Reggie carefully ran his Žngers over the blunt, admiring its tightly rolled perfection. It was almost a shame to smoke such a work of art. He leaned back on the couch in his Kimball Hall dorm room. A dreamy expression appeared on Reggie's face.

"I wish I could send disappearing photos," he mused.

Suddenly, he jumped up and rushed down the hall to see if Evan was around.

Bursting into Evan's room, Reggie exclaimed, "Dude, I have an awesome idea!" Even before Reggie finished explaining his idea, Evan lit up.

"That's a million-dollar idea!" Evan finally exclaimed.

Evan animatedly explained to Reggie how he could see people sending disappearing pictures back and forth. Most of us had barely moved past flip phones and BlackBerrys to iPhones at this point.

They would split the company 50/50. Evan would be CEO. Reggie would be chief marketing officer. But neither knew how to code well enough to make the app. They would need to recruit one of their friends to join them.

Evan had the perfect person in mind: Bobby Murphy. He was two years older than Evan and had grown up in El Cerrito, near Berkeley. Like Evan and Reggie, he had also been placed on the third floor of Donner when he was a freshman in 2006Š07. When Evan was first learning computer science, he would frequently bound into Bobby's room at 2 in the morning, interrupting Bobby's Starcraft sessions to ask for coding help.

He called Bobby and explained Reggie's idea. Bobby wasn't convinced. Would people really want to use this? Bobby, at last, agreed to write the code.

Evan, Reggie and Bobby's first crack at the idea was dreadful: they created a clunky website where users uploaded a photo then set a timer for when the picture would disappear. They quickly realized it would be much easier and more private for users, and thus more widely used, if they built a mobile app instead of a website; to this day, Snapchat still does not offer a web product.

Bobby put in 18-hour coding days for the next week to get them to a working prototype. Reggie came up with a name for the app. Evan designed the app's interface, digitally mocking up what it would look like.

When users opened the app, which was only available for iPhones, it showed a camera screen so they could immediately take a picture. Once they took a picture, they could set a timer from one to 10 seconds, tap to the right and select which of their friends they wanted to send it to. Then when their friend opened their picture, it would display for the set number of seconds before disappearing. If users tapped left they could see what photos their friends had sent them.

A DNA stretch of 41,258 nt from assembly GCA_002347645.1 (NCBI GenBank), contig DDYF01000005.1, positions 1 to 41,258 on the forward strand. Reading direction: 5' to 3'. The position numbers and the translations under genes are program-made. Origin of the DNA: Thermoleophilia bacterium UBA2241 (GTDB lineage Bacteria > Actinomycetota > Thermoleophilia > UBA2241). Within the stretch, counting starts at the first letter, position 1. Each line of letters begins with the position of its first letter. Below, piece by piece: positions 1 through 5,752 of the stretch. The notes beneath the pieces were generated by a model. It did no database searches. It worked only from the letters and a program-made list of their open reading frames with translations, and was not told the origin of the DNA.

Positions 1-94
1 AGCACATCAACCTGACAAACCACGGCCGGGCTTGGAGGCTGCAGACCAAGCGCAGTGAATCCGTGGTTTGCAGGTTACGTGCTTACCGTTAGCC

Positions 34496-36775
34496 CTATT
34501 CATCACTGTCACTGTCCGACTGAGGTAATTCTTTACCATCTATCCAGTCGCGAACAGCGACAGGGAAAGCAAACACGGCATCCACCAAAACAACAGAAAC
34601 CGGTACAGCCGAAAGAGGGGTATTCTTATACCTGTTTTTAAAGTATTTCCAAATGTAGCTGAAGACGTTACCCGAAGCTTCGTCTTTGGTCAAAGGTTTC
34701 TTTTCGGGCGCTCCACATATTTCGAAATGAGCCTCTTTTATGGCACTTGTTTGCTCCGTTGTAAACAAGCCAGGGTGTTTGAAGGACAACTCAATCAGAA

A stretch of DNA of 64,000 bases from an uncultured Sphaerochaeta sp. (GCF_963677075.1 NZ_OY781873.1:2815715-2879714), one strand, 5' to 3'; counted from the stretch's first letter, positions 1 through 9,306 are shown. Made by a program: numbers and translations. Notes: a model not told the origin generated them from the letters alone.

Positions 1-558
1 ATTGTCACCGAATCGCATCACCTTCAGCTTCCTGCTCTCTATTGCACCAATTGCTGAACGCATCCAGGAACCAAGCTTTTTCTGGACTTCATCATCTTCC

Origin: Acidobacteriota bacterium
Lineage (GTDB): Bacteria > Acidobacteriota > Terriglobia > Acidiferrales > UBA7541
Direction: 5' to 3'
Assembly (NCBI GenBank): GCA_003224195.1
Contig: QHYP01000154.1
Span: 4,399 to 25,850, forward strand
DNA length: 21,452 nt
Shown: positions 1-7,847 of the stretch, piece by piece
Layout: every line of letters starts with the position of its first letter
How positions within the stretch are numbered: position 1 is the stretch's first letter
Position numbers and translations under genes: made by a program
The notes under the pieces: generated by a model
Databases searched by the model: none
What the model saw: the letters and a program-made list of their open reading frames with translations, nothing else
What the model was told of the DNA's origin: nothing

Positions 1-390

They finished a working prototype just days before final exams. They needed people to download the app, test it out and hopefully tell their friends about it. Evan decided to approach his former fraternity brothers; despite having been kicked out, he was still friendly with most of the guys from his year, and they were still some of the most social people on campus. Evan needed the popular crowd to use this if it was going to catch on.

Evan quickly typed out a few lines about the app. He had told a lot of the guys about the idea before but not in such a broad, public way. He imagined people forwarding the email, downloading the app and being instantly addicted. Facebook had launched a mere seven years earlier and ripped through Harvard like wildfire before spreading to other campuses, and then the world.

Reggie and Evan sat together and created the logo over the course of a few hours, going back and forth on ways to symbolize the disappearing nature of the app. They settled on a friendly ghost who was smiling and sticking out its tongue. Evan drew the ghost in Adobe InDesign while Reggie tossed in ideas. Reggie named the ghost Ghostface Chillah, after the Wu-Tang Clan rapper Ghostface Killah.

Evan studied the hundred most popular apps in the app store and noticed that none had yellow logos. To make it stand out, he put the Ghostface Chillah logo on a bright yellow background.

How to Turn Down a Billion Dollars: The Snapchat Story
Billy Gallagher
St. Martin's Press
Feb 2018
304 Pages